We’ve spent a long time letting the word “professional” define how we show up to our work. In order to be seen as “professional,” many of us have learned to look and act a certain way, creating barriers between our work lives and our personal lives.
This experience is something BIPOC professionals are especially familiar with, as society’s definition of professionalism has long been centered around white, Eurocentric cultural norms. Our various identities, (including race, gender, sexuality, religion, and anything else about us that doesn’t fit what we’ve always been told is professional,) often intersect with work in a way that makes us feel like we can’t be our authentic selves.
It’s time to start defining “professional” for ourselves.
Shifts in the workplace caused by the pandemic have pushed us to evaluate the way we show up to work, and allowed us to see more clearly the impossible expectation of leaving part of ourselves behind when we go to work every day.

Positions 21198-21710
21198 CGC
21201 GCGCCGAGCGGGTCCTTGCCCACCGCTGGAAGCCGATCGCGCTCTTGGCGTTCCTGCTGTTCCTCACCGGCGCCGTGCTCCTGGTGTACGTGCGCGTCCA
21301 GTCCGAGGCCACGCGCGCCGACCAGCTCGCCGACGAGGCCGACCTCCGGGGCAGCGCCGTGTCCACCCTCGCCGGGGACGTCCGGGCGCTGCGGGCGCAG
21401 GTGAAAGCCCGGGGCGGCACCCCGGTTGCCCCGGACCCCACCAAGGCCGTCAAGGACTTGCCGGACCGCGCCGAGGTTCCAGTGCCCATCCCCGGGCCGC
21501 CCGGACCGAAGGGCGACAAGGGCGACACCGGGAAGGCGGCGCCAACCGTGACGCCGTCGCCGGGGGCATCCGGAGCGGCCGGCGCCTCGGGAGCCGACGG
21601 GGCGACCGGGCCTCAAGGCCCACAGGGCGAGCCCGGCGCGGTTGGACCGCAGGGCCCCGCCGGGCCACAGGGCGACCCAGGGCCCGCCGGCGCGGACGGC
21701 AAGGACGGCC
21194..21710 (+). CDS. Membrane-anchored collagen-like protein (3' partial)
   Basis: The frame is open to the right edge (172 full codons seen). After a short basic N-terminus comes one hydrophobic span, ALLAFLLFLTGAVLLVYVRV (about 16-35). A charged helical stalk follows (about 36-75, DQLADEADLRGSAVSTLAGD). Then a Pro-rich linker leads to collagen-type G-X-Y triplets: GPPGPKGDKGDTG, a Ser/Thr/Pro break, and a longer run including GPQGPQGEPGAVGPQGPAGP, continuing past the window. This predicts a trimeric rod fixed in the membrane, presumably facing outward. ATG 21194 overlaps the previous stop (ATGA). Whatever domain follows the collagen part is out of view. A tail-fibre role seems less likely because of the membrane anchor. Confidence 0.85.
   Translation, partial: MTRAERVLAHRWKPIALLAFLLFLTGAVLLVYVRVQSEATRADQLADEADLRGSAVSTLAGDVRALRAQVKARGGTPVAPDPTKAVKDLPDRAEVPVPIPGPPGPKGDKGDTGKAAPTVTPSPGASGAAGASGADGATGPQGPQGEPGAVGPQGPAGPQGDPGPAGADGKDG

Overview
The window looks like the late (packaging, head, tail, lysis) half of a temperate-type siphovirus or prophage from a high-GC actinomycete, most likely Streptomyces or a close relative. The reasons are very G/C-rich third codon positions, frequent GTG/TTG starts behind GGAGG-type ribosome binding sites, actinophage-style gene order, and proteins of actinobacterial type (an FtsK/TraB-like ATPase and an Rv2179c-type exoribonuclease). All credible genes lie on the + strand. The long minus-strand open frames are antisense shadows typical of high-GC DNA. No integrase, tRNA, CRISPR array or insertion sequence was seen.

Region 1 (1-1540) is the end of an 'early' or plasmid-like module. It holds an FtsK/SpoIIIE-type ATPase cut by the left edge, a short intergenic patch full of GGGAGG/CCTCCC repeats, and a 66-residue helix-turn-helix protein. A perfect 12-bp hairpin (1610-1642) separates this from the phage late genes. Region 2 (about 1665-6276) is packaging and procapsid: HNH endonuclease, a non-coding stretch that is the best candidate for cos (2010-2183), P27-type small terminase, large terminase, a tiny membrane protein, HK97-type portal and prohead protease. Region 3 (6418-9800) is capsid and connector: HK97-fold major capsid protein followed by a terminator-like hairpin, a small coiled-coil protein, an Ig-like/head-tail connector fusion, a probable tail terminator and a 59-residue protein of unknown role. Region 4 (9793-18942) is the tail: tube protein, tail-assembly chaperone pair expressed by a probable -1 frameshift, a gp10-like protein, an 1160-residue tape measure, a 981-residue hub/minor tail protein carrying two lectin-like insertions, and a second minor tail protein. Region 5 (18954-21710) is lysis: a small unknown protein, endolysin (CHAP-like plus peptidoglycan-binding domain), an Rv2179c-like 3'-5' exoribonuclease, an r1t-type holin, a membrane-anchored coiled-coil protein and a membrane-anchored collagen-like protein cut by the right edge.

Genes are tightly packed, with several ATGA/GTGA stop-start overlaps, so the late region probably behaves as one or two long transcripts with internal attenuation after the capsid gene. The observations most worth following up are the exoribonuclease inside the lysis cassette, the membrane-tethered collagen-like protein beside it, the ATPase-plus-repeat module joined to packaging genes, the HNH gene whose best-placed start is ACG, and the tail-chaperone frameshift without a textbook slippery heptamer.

In recent campaigns and publications, LinkedIn has been vocal about the need for new definitions of professionalism. Check out one of their #IAmProfessional campaign videos:
Here at Joy Society, we’re aware that despite wanting to redefine professionalism, many of us don’t know how we can move closer to the world depicted in these LinkedIn videos.
The Joy Society community is founded on the idea that intentionally prioritizing well-being in all spheres of life allows us to experience greater happiness and fulfillment. The connections we make here, and the growth we experience all lead us to a more authentic life – in our professional and personal lives.